Given One Bad Day’s moniker, this inherently invites comparison to The Killing Joke. Does having this legacy add any pressure?
Tom King: I wrote Rorschach, so it’s something I’ve dealt with before. I got into comics almost as an Alan Moore clone, like, trying to be Alan Moore very much in my own way. You know the joke with Omega Men was like “Who Omegas the Omega Men?” And I was playing with these nine-panel grids and all that stuff.
Look, the people who are reading comics today, we want them to read the best comics ever written. We don’t want them to say, “The best comics were written in 1983. And you’re like 40 years late in the 1980s.” So in this case we have to think that we have the possibility to write these great comics. And if we’re going to get in the ring with the people in 1991, we have to be confident enough to think that we can take them on and that we can win because that’s our responsibility to the public. We’re not here to tell you that we’re just going to rewrite the greatest comics ever written, we’re just going to live in their shadow forever. No, we’re going to give you the greatest comics ever written so you have the chance to buy them off the shelf for the first time, just like your dad did.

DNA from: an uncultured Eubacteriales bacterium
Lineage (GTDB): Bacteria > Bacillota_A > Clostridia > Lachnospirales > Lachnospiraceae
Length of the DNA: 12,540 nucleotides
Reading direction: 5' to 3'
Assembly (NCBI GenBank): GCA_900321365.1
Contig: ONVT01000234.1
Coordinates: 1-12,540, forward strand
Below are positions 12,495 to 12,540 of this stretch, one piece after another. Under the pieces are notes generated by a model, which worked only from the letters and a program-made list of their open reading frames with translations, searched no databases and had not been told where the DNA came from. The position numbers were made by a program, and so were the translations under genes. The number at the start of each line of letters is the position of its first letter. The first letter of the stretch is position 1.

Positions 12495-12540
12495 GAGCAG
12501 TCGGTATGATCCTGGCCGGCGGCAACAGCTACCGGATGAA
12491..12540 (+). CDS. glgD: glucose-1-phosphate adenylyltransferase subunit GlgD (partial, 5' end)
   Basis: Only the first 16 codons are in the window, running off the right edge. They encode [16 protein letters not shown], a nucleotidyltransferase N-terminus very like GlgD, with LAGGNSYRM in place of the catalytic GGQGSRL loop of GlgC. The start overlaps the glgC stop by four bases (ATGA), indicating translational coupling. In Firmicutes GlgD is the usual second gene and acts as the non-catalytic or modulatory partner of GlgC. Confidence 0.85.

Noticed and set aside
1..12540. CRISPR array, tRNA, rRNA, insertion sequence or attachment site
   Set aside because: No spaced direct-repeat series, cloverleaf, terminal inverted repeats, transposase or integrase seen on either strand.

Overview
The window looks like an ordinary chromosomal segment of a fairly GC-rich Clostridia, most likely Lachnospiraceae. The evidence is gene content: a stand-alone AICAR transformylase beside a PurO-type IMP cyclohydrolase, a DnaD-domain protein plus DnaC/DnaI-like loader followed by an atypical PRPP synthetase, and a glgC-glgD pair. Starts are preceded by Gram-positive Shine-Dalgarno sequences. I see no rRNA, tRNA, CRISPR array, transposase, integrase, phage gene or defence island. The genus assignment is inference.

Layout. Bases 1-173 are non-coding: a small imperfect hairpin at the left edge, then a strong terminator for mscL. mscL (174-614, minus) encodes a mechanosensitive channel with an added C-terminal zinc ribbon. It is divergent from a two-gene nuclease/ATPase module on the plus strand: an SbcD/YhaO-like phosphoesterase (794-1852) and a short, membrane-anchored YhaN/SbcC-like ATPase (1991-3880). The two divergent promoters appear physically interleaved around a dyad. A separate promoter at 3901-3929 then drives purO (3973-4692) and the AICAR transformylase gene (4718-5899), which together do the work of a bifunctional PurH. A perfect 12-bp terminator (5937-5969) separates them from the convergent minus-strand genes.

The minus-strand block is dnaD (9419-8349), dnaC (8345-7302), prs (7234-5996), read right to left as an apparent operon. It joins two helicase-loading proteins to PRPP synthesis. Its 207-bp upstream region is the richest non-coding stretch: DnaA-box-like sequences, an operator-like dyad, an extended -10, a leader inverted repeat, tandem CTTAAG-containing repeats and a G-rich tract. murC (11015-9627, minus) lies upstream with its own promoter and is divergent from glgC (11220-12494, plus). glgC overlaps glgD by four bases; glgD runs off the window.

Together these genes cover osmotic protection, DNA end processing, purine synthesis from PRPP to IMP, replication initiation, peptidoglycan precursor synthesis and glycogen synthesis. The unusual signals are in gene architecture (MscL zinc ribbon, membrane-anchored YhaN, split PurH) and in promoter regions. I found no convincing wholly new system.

Mitch Gerads: I think we’ve always approached our projects from that favorable angle, which is that it’s obviously scary because you’re up against things that you think are the best of the best. But it’s also what I think elevates you if you want to rise to the occasion. And you know, it’s not for me to say whether we do it or not, it’s for the readers, but at least I want to know that I put my best foot forward to try.
The Riddler has had so many designs over the years. What was the design process like to design the Riddler?